The scribal arts of calligraphy, illumination and gilding were used in the Middle Ages to create beautiful scrolls, manuscripts, legal documents, and both religious and secular books. We have a thriving community of scribes in Insulae Draconis who learn many skills in addition to the calligraphy hands and illumination techniques of their favourite historical period. Maybe you’ve wondered how a quill was cut, ink was made or pigments blended? All over the Isles scribes practice Medieval techniques to recreate the look of a huge range of historical documents. These documents are in high demand from other people in the Society, as they can be used as contracts, agreements, promissory notes and, most notably, as physical representations of the various awards and achievements people earn. There is always work for a scribe, and signing up to create award scrolls is the best way to ensuring you are constantly learning new skills and improving your existing ones, as well as having your work appreciated! You can work on scrolls as a calligrapher or illuminator, or handle both yourself.
The Scribal Arts
- Ink making, parchment making, pigment making, quill preparation and so on.
Although a scroll in history refers to a rolled piece of parchment, the common name for the documents given to people welcomed into an Order is an award scroll. Many are created on ‘Perg’ (Pergamenata, a vegetable derived and cheaper alternative to parchment. It has a similar look and feel and mimics some of the characteristic ways parchment can be worked on with ink and paints). Parchment is sometimes used for special projects. Occasionally “scrolls” are created in other ways such as carving, engraving, glasswork, or embroidery, but commissioning these is still handled by the Signet clerk.
All scrolls must be done with archival materials (parchment, perg, or acid free paper with a weight no less than 250g/m²., and light fast materials) where ever possible.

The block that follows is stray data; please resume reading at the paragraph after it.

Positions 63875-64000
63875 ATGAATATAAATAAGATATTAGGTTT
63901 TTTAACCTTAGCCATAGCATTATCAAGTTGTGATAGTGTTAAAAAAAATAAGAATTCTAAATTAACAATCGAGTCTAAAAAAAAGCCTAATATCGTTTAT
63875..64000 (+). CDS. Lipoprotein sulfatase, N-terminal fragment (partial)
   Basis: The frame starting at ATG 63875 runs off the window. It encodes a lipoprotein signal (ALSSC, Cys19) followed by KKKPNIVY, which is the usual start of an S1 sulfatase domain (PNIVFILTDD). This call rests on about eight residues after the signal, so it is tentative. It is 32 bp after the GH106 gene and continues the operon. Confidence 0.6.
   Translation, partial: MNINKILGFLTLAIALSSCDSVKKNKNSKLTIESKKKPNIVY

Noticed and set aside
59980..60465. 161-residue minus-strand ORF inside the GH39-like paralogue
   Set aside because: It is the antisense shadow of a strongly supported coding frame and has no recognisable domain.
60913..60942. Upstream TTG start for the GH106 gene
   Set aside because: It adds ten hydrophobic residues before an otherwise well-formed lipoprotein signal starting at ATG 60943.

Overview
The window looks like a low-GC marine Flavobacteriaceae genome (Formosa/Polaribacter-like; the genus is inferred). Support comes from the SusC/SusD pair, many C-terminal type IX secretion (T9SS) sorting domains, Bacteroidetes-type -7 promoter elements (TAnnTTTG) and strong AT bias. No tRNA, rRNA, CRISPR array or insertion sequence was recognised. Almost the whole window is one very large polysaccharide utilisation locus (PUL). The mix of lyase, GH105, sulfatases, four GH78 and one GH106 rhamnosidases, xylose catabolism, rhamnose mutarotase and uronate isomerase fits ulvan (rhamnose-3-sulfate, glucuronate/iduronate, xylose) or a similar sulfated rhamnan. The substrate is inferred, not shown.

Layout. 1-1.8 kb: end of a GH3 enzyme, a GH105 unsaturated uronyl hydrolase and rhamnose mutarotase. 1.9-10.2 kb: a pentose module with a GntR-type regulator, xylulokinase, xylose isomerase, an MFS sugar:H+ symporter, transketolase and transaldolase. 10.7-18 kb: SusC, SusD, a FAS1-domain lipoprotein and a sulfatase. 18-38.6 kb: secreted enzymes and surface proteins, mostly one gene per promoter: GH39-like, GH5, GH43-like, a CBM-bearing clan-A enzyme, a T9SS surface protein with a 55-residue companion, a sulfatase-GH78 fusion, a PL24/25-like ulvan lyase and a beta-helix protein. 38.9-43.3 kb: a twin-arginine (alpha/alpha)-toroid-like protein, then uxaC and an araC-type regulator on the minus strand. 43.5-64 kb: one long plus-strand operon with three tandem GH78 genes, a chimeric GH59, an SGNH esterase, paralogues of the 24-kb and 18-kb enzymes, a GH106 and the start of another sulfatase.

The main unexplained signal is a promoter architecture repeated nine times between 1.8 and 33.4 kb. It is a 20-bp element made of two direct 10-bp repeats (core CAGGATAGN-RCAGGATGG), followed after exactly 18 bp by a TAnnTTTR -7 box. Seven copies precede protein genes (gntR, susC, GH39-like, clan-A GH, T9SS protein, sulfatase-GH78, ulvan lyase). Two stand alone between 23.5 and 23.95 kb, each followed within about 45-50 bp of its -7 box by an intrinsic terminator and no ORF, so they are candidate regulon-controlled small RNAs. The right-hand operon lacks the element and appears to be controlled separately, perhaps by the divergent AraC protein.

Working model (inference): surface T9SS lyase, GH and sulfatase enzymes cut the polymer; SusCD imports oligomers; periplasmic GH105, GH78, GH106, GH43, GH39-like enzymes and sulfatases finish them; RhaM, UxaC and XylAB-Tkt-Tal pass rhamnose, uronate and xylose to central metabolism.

The following materials are acceptable:
- Water colour paints
- Egg tempura
- Period pigments
- Water colour paper,
- Vellum / parchment
- Pergamenata paper
- Archival print maker’s paper
- Inks that are light fast
The following materials are unacceptable:
- Felt tip calligraphy pens / colouring pens
- Colouring pencils
- Pantone pens (cartooning pens)
- Calligraphy imitation writing paper
- Newsprint paper
- Photo copy / printer paper
You decide the scroll size, but do be aware that most people like to frame their award scrolls so non standard sizes can make that very difficult
Scrolls should follow period traditions and examples. (Books of hours pages, writs and other such period documents). when you are given an assigment you must treat it as a secret. There are thousands of digitised examples available for inspiration from various sites on the internet, for example the British Library Catalogue of Illuminated Manuscripts
Practical tips for getting started with the Scribal Arts
- Keep an eye out for people practising calligraphy or illumination at events
- Keep an ear out when Award scrolls are being handed out, usually the calligraher and illuminator are mentioned and you will have some names of people to approach
- Watch out for events called “Scriptorium” these are usually dedicated to those wishing to learn about the scribal arts. There will usually be scribal classes at “University” events as well.
- While it is fine to use modern fountain pens, especially when starting out first, to get a more authentic look and feel most scribes encourage learning to use a drip pen and ‘round hand’ nibs (squared off, not pointed). You will need calligraphy ink rather than drawing ink. Please read instuctions for pen nib cleaning carefully, some inks need solvents rather than just water to clean.
- Medieval appropriate ink includes and ink known as Iron gall ink or oak gall ink, some of our scribes reproduce this ink and are happy to swap recipes.
- Paper - you will need very high quality paper or Pergamenata, a type of artificial parchment that behaves quite like it and even allows you to scrape off minor mistakes.
- Paints: Usually people start with a range of gouache paints.
- Mistakes are ‘period’ and more often than not they can be fixed, so don’t panic.
- Do keep copies (scans or photos) of your work - They show you how far you have progressed from your first scroll to your most recent. You’ll be surprised at the difference.
- Look at the real thing if you get the chance. All the books and slides and copies in the world do not compare to the real thing.
- Colours and size are often misleading in reproductions, just be aware.